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Texas Department Of Family And Protective Services
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80 reviews

Texas Department Of Family And Protective Services Employee Reviews

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High stress; invaluable experience; amazing co-workers
CPS Conservatorship Specialist II (Former Employee), Austin, TXDecember 18, 2013
High-paced, high stress job; however, I gained invaluable experience via the many duties and responsibilities as well as personal growth dealing with difficult situations on a daily basis.
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Long hours, never caught up in paperwork, not rewarding, no overtime pay
RN (Former Employee), San AngeloDecember 9, 2013
Pros: no insurance cost off holidays
Cons: no overtime pay, just flex, can't take off unless u have coverage
Can't do client care due to the paperwork, and required data and reports due, meetings. Not the reason I got into nursing, but yet expected to know your clients. 10 hours minimal in weekly meetings.
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Great Employer
Child Protective Investigator (Former Employee), Galveston, TexasNovember 17, 2013
Great leadership/upper management. Training is extensive and appropriate.
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Fun place to work if you have an experienced Supervisor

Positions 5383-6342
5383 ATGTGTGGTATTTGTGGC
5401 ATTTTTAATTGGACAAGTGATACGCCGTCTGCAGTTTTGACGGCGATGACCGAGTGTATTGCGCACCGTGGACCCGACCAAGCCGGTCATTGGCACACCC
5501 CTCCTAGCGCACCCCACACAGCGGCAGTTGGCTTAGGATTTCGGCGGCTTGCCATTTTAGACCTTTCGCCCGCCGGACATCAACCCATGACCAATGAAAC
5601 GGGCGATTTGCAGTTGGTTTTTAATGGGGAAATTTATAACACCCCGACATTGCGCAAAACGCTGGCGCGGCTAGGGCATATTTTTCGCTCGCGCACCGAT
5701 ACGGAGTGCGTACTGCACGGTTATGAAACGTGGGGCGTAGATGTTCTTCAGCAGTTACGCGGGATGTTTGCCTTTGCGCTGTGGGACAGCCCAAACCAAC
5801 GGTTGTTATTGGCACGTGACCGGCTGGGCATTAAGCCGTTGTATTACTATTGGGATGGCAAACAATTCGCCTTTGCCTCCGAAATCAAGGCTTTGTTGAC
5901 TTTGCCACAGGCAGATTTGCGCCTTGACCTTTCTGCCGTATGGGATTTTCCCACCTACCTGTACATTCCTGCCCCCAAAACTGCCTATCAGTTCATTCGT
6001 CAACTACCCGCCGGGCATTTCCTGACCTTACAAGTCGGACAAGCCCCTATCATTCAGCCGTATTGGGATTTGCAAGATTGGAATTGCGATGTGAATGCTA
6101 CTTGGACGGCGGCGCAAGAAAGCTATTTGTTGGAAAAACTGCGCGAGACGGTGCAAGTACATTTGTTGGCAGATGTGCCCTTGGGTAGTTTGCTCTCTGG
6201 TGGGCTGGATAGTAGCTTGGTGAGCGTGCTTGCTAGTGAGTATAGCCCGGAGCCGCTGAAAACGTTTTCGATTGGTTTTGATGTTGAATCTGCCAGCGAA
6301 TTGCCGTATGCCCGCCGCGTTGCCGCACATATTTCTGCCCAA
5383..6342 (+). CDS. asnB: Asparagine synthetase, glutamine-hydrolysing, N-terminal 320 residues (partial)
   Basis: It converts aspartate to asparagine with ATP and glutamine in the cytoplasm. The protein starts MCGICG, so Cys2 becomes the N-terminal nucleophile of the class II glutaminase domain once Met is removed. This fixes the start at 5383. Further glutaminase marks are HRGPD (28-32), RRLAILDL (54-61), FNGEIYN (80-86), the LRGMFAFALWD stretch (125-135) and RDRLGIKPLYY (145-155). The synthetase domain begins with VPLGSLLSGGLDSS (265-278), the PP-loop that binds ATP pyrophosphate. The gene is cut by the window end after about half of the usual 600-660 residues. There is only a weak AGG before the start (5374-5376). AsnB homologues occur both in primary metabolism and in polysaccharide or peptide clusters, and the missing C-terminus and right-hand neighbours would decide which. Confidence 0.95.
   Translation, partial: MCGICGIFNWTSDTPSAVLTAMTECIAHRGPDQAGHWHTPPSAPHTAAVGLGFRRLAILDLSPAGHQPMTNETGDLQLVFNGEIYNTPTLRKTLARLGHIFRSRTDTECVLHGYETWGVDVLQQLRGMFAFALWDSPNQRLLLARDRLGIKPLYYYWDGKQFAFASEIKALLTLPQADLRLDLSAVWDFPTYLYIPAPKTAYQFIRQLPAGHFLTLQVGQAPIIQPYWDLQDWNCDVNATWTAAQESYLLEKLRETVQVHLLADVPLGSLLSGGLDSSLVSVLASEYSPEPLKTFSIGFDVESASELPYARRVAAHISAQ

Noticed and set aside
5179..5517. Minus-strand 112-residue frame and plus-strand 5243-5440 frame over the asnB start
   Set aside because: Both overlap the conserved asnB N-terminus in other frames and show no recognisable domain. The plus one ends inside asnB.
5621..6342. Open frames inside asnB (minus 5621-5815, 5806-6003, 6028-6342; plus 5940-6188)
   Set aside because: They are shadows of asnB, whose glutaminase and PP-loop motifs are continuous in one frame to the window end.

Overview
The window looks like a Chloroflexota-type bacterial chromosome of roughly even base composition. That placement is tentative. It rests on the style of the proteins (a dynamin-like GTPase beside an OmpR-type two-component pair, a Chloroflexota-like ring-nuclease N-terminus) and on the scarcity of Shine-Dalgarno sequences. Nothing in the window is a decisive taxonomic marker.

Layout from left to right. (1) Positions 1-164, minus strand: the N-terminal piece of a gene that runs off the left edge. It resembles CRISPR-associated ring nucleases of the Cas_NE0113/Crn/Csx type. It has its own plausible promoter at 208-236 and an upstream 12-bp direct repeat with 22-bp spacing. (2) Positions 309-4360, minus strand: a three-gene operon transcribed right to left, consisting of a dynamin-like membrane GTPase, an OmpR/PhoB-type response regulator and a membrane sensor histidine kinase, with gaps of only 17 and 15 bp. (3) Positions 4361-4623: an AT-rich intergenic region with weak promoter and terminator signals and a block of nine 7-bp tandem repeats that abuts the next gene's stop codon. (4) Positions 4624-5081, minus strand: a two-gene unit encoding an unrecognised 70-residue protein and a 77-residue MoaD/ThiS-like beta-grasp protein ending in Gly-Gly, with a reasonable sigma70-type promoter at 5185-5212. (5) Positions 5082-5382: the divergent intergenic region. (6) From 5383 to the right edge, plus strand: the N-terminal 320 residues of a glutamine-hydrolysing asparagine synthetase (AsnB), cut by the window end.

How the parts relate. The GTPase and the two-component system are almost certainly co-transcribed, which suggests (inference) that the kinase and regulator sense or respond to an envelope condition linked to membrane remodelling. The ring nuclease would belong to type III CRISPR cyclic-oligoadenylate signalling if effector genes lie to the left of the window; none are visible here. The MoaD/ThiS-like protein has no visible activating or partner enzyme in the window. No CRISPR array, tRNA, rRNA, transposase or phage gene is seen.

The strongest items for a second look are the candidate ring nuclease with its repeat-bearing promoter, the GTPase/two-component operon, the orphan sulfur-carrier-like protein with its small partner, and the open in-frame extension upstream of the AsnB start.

Children Protective Specialist IV (Current Employee), Houston, TXNovember 9, 2013
Cons: driving your own car to visits
The hardest part of the job is working with inexperienced supervisor.
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Horrible hours and bad managers!
Investigator II (Former Employee), RGVNovember 6, 2013
Cons: supervisors, hours, using your own car.
After a 13 hour day you still had to input data into the system from your mobile computer from home. Therefor, the hours were long and the pay was low.

P.S.
You were still working but for no pay.
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Workload so bad investigators make up fake interviews.
Investigator (Former Employee), Bell CountyOctober 11, 2013
Cons: poor management; poor morale; unrealistic workload
Be very aware of the region you choose to work for if you are applying. The management in some regions is good, in most it is HORRIBLE and full of favoritism.
I worked here for three years as an Investigator. This job does not allow you to apply LOGIC to any of the cases you investigate. You will work over ten hours a day and even if you end up in the emergency room you will get calls from your supervisor telling you to go to an investigation.